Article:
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As Troy Tulowitzki sat on the New York Yankees’ injured list in mid-June, whether to retire or rehab his left calf strain wasn’t the only choice in front of him. Tulowitzki knew his next step was to stay in baseball even if it didn’t include playing every day.
The only question was how?
Tulowitzki, a 13-year MLB veteran and a five-time All-Star, said October 14 he had multiple major league teams interested in adding him to their organization in some capacity. He assessed all those professional options, but the amateur option appealed to him. He believed it was a better fit.
He looked at his schedule and did so with an eye toward his son, Taz. He looked back on his time at Long Beach State where he was a two-time All-American and three-time All-Big West shortstop. He realized then and admitted later that college baseball was what made him who he is.
“I never got drafted out of high school,” Tulowitzki said. “I went to Long Beach State and that’s where I got better. I feel like I can make an impact at this level much more than I could with some of the pro guys.”
His friend, former teammate, and current colleague at Texas, Huston Street, connected him with Texas head coach David Pierce. When the volunteer assistant role opened up on the Longhorns’ coaching staff, Tulowitzki’s path toward remaining in the game after his playing career became obvious.
“What better place than to do it here?” asked Tulowitzki.
Tulowitzki enters his first year on staff at what is arguably college baseball’s most historic program. The Longhorns have reached the College World Series 36 times, more than any other team. They’ve won six national titles and played for six more, but they’re coming off a disappointing 2019 season where they finished 27-27 and failed to make both the NCAA Tournament and the eight-team Big 12 Tournament.
That fact isn’t lost on Tulowitzki. In order to prepare for his new coaching role, Texas sent him plenty of video from the 2019 season. He studied Texas’ fielding and hitting, both of which struggled for most of the year. Texas was in the bottom half in the country in fielding percentage. It had one hitter with a batting average above .300.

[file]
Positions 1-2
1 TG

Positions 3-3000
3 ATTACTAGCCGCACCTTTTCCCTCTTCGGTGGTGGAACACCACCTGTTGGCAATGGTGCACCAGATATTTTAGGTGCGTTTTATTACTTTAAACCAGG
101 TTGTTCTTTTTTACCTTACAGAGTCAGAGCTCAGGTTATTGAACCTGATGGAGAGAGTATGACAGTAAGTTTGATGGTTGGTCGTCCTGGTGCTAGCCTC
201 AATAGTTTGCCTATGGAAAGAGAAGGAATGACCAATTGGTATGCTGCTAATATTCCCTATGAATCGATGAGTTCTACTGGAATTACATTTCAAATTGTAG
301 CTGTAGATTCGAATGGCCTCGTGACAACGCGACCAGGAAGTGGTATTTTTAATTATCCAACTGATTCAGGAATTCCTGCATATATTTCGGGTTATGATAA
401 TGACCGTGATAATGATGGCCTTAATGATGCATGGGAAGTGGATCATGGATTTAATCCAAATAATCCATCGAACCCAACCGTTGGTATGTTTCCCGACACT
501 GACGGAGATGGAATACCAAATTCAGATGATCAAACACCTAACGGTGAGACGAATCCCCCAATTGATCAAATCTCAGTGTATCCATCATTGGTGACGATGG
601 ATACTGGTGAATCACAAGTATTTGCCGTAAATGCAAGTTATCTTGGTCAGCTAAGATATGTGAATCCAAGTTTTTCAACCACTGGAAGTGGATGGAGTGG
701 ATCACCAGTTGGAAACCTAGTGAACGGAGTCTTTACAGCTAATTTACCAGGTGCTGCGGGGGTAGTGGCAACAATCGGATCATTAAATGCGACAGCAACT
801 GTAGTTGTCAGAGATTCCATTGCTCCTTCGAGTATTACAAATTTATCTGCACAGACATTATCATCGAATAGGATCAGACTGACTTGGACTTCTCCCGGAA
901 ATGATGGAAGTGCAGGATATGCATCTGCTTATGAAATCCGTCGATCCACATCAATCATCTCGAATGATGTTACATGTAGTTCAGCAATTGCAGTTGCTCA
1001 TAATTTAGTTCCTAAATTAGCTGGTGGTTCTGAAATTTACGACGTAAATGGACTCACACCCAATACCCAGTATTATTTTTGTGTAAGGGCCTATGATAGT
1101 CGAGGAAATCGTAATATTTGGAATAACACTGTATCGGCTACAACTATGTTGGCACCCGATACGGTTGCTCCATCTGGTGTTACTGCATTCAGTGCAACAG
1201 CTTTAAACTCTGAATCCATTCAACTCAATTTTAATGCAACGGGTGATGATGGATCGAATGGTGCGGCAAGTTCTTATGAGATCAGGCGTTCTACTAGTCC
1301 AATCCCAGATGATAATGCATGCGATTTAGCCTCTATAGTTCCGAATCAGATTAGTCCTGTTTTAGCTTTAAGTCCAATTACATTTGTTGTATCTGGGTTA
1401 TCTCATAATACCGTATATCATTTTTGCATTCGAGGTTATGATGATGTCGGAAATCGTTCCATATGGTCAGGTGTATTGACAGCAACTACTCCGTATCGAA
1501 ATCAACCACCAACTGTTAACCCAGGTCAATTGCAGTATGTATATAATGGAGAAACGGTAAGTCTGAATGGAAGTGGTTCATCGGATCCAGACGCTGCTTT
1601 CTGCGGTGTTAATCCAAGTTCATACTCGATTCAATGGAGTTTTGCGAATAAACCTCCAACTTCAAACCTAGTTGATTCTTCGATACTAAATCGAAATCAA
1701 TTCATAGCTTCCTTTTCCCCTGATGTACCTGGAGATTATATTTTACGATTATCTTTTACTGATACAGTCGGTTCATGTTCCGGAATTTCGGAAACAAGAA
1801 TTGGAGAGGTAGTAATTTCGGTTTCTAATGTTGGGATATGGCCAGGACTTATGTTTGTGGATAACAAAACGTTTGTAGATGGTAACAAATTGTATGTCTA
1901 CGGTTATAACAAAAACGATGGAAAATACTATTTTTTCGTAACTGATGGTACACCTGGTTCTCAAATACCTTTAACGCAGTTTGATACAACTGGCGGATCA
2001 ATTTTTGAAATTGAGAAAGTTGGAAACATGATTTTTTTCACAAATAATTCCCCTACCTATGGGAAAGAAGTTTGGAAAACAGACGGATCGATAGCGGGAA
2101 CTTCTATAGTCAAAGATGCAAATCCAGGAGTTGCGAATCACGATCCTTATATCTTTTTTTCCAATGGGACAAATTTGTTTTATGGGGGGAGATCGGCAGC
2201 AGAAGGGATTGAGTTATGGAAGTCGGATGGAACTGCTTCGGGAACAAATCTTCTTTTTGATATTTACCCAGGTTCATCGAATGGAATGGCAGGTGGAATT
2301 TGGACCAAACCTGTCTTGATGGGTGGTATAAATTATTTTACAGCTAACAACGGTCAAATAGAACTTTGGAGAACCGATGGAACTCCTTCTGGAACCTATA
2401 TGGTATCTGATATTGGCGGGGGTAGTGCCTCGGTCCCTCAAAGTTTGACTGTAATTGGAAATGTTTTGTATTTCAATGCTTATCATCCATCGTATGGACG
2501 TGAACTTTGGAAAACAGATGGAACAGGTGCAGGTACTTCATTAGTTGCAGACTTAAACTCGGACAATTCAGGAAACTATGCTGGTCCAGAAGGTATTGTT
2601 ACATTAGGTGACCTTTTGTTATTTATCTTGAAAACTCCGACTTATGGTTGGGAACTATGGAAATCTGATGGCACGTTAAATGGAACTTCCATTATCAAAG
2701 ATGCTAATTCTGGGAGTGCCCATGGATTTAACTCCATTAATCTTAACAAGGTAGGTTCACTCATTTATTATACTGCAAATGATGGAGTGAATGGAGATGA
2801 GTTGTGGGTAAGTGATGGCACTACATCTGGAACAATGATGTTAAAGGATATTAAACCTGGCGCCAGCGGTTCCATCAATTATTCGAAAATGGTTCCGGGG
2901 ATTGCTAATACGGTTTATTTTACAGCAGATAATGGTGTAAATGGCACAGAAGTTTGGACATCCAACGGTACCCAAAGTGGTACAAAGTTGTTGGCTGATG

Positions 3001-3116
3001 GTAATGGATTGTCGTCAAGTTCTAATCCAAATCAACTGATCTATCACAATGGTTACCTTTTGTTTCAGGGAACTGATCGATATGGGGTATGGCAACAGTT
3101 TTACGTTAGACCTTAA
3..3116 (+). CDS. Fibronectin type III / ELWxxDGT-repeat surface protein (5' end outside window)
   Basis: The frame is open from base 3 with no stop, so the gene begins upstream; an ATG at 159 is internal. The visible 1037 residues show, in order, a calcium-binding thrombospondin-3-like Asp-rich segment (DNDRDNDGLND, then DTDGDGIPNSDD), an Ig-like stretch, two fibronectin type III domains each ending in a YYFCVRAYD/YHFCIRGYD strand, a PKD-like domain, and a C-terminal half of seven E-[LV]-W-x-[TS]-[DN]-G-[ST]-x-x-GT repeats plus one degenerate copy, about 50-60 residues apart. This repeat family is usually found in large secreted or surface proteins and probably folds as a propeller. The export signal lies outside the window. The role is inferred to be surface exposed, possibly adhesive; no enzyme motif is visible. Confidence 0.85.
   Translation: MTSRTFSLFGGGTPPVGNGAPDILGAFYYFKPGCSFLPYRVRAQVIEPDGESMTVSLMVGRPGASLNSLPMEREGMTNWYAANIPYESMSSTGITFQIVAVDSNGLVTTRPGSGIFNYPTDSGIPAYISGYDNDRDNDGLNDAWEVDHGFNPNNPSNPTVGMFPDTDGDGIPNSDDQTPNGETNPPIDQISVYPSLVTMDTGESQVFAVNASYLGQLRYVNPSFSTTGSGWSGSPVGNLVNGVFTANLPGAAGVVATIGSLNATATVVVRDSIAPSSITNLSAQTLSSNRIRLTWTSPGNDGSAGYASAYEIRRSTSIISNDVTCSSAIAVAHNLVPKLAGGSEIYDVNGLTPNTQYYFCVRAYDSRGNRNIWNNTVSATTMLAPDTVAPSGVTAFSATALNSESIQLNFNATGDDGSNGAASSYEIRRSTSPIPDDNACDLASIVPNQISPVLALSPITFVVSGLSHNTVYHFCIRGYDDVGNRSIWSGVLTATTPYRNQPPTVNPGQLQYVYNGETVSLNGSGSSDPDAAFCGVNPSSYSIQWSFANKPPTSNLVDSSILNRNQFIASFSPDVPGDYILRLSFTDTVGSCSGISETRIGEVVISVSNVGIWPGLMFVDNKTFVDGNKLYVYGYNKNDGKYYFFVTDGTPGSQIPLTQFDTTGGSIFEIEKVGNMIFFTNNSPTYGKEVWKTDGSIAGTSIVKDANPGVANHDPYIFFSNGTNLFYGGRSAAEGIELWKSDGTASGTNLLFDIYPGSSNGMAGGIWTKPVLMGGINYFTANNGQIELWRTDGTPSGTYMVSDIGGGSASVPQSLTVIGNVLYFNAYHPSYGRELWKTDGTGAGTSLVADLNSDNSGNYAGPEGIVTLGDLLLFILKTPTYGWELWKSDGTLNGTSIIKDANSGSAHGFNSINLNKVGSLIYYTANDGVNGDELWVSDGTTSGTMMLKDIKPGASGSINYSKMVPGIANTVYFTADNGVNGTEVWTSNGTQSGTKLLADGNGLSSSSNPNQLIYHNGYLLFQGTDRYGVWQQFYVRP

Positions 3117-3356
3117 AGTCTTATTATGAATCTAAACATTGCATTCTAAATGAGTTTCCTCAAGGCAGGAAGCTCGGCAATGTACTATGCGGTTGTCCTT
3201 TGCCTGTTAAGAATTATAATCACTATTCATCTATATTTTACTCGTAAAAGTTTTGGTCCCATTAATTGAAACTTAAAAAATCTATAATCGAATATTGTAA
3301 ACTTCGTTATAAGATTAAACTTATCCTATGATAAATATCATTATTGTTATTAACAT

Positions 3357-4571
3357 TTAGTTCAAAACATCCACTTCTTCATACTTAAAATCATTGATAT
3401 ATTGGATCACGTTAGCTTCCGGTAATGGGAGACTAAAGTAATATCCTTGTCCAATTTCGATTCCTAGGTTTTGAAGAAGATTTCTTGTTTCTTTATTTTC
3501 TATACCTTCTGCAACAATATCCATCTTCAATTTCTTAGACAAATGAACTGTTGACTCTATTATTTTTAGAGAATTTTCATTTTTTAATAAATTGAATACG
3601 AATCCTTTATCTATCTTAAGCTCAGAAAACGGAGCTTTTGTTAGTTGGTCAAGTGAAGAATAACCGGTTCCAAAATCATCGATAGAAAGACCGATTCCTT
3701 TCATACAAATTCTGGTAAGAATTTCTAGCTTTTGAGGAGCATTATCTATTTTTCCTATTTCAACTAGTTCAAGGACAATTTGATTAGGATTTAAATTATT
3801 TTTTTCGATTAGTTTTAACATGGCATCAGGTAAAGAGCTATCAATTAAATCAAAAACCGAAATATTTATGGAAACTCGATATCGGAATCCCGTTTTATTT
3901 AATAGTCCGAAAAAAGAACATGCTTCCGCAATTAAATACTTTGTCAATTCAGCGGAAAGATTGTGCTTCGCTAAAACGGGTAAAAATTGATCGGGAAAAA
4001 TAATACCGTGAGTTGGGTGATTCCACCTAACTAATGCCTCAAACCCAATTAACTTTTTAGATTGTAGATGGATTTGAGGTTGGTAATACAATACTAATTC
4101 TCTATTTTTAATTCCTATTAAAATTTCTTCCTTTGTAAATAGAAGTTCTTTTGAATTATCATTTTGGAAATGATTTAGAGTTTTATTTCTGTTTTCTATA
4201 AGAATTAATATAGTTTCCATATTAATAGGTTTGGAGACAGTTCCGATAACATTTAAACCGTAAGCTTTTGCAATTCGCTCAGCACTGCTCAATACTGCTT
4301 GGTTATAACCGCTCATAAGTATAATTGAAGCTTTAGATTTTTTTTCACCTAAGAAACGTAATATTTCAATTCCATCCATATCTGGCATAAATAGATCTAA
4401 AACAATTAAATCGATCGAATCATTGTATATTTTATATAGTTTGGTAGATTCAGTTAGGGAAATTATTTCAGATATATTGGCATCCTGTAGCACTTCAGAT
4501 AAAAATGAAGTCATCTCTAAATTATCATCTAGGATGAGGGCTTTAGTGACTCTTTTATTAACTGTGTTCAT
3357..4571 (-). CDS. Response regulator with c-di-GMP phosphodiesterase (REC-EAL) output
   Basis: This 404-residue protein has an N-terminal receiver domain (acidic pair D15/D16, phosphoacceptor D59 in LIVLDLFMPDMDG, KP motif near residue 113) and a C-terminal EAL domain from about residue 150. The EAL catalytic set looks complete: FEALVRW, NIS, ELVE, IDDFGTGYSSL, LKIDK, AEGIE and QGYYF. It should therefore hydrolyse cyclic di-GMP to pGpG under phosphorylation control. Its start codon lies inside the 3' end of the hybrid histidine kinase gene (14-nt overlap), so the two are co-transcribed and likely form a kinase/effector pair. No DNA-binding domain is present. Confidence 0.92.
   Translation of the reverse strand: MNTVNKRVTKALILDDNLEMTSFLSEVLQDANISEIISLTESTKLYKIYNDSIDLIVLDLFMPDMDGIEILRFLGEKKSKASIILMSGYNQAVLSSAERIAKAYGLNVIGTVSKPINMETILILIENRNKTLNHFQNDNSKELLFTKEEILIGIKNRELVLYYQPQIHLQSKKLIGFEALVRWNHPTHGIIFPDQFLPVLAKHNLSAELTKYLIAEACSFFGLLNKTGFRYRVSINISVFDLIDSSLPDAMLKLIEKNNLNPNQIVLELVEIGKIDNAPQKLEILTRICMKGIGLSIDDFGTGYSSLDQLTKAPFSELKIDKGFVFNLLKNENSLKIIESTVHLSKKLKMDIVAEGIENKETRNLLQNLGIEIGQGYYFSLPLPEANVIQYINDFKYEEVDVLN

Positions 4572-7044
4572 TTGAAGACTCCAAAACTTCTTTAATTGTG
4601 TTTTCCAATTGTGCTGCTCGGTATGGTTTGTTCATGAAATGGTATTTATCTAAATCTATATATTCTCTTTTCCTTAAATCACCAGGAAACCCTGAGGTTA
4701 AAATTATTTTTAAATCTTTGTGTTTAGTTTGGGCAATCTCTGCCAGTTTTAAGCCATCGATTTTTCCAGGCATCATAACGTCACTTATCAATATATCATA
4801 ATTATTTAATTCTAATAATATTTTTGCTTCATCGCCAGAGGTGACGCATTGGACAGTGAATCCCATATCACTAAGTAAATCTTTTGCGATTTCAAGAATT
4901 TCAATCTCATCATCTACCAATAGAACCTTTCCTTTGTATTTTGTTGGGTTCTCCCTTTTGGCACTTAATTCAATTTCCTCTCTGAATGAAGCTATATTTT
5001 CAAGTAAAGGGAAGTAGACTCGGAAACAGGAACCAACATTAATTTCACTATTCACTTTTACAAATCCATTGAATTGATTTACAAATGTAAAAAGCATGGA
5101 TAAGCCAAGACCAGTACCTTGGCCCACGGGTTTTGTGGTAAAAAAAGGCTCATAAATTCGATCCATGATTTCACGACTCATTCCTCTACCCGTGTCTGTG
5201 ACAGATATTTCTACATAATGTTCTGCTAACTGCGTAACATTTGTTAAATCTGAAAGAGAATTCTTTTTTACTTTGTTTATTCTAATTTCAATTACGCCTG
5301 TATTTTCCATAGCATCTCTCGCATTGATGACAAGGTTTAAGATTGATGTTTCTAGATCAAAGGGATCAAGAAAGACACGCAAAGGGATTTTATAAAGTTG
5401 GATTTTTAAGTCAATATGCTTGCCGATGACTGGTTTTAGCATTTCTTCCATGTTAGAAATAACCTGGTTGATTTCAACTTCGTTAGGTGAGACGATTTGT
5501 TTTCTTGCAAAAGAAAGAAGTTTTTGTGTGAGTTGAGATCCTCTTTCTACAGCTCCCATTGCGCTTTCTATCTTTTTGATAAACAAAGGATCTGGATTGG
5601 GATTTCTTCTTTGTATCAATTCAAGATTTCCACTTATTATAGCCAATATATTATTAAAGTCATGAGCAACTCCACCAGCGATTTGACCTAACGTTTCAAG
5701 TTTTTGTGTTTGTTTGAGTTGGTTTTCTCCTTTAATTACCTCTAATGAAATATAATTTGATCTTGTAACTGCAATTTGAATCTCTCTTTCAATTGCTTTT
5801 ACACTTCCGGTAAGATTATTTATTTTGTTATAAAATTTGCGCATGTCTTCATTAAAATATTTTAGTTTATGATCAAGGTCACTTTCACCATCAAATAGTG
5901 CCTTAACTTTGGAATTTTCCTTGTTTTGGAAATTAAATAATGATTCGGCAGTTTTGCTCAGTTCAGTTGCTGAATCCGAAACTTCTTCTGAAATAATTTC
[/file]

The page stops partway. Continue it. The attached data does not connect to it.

For fielding instruction, he’s already made some small changes to a team that posted a .966 fielding percentage last season, committed 69 errors in 54 games, and lost the left side of its infield to the MLB Draft.
“We’ve inserted some things that he sees or likes,” Pierce said October 14. “Matter of fact, we had a drill the other day and it’s a verbal call. A pitcher asked me ‘why would you do it like that?’ Because we have a five-time All-Star that says that’s how he wants to do it.”
Before he begins tinkering with swings, Tulowitzki wants his hitters to have a competitive mindset when they step into the batter’s box. He said he won’t focus on the negative and will instead have a positive teaching method with a goal of helping slow the game down for the player. With that foundation, he can start to make adjustments to help the Longhorns improve at the plate.
He’ll have plenty of technology available at his disposal as Texas will have the cutting-edge amenities of the J. Dan Brown Family Player Development Center as fall progresses and during the 2020 season. Though Tulowitzki appreciates what technology can add, much of what he emphasizes can be understood without a digital screen or advanced numbers.
“I don’t really dig too much into too much of that stuff,” Tulowitzki said. “I’m about working hard and going about your business the right way. If there’s something out there that can help us a little bit then we have that stuff ready but at the end of the day, it’s baseball. You play it on the field.”
The players he’s coaching understand who they’re learning from. Tulowitzki mentioned he feels the current Longhorns respect him for coming to Austin and coaching their team after his playing days, and he said the respect goes both ways.
But he came to Austin for several reasons. Namely, to remain in the game he loves and to help Texas get back to where they expect to be.
“It’s time to work and get better,” Tulowitzki said. “This is where I want to be. I live and die this game. It was an easy decision to stay doing something and not be retired.”
Cover photo courtesy Terry Foote